By the time you read this, I’ll be back in Zimbabwe for my annual visit, working with the extraordinary women who run the Shingirirai Trust. And sharing record high temperatures. At 27ºC during the night, rising to 37ºC by midday, it’s been too hot to go barefoot outside, or to go out at all. The hottest summer for 50 years. Heat frays the nerves, and coping without running water doesn’t help. Some of my team have had to get up at 3.30 am to queue at a water point, waiting hours then trudging back with not enough water for the family’s thirst, cooking, cleanliness or sanitation.
In her latest blog post from Zimbabwe, Cathy Buckle paints a vivid picture of life with limited water, in and around Harare “…where residents have gone three weeks with almost no water, fights break out as people queue day and night at overworked handpumps…at best you can get water for an hour or two a day…”
According to international charity Water Aid, one in eight people worldwide don’t have daily access to clean water, that most basic human need.
The Shingirirai Trust is committed to caring for and educating kids, so there’s another aspect of water scarcity that we should highlight: children as young as 10, especially girls, are often sent to get water instead of going to school. Apart from the serious physical implications of kids carrying heavy water canisters, they also miss out completely on schooling. And for the women, too, this time-consuming but vital chore takes up so much time that could be spent learning, teaching and improving life in our communities. If you’d like to help them move forward in these ways, then please visit our Appeals page, and give whatever donation you think is right.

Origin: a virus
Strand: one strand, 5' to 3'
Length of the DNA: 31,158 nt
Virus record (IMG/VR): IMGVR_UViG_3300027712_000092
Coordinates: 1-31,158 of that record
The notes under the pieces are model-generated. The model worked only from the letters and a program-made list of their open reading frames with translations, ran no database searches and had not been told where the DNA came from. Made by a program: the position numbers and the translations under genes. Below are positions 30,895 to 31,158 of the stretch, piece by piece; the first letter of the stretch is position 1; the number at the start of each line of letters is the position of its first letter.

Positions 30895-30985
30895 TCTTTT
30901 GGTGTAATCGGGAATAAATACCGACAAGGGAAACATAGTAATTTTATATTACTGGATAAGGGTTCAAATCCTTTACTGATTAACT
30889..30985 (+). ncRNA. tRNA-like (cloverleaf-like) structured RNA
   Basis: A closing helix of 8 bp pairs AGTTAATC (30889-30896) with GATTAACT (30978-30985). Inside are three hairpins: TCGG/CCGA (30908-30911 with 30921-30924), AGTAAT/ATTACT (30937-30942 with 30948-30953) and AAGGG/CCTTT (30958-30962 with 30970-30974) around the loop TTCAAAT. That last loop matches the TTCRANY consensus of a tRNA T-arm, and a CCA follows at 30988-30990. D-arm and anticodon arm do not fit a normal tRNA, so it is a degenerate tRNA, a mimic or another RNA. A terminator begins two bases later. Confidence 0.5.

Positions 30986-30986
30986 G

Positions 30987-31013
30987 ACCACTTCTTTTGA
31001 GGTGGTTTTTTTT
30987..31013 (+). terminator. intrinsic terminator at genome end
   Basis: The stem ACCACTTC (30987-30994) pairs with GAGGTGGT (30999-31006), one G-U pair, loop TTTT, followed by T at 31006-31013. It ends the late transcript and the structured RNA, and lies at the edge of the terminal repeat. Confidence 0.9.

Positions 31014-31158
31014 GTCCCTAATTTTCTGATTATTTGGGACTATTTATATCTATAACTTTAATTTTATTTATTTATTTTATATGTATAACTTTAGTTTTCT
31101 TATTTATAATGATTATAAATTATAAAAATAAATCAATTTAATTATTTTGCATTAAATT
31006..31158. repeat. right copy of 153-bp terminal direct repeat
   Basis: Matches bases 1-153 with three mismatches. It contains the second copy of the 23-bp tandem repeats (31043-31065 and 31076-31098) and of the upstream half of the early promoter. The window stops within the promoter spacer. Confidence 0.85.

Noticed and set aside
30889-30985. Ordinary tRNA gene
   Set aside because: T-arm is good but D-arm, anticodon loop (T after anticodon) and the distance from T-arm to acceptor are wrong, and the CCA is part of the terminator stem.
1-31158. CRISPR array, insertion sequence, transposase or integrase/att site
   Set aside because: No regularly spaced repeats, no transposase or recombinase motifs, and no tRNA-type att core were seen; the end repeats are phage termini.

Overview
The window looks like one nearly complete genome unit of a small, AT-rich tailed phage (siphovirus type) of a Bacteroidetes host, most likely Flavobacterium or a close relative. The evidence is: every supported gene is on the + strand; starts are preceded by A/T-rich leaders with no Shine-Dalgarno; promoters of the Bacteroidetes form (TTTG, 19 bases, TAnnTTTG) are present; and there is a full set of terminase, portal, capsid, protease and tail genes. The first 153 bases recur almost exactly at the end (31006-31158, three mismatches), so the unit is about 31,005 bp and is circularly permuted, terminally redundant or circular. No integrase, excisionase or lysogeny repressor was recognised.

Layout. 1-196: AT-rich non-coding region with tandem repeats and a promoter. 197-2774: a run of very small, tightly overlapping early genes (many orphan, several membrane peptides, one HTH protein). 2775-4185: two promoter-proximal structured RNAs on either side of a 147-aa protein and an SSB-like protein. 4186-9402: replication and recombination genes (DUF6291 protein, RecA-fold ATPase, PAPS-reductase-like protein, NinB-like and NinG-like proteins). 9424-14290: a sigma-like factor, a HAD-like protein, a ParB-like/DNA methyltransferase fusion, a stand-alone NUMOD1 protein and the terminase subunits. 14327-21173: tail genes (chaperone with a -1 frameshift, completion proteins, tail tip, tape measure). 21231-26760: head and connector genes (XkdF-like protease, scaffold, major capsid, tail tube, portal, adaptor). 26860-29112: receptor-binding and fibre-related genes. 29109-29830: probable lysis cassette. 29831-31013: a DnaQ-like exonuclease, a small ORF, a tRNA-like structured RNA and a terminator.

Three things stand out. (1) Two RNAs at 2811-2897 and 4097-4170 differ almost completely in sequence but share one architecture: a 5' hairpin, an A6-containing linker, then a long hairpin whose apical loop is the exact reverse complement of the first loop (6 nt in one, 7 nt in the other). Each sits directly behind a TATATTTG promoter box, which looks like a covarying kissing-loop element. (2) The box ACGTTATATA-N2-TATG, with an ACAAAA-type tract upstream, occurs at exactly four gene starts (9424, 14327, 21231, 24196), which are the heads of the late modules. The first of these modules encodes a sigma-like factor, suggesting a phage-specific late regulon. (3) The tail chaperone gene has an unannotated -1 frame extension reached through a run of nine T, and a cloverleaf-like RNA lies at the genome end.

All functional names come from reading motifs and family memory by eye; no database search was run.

Have you ever had to cope during a water shortage? What was the worst part of not having any water? Tell us with a comment on this site, and we can compare notes – while we wait for the rains to come.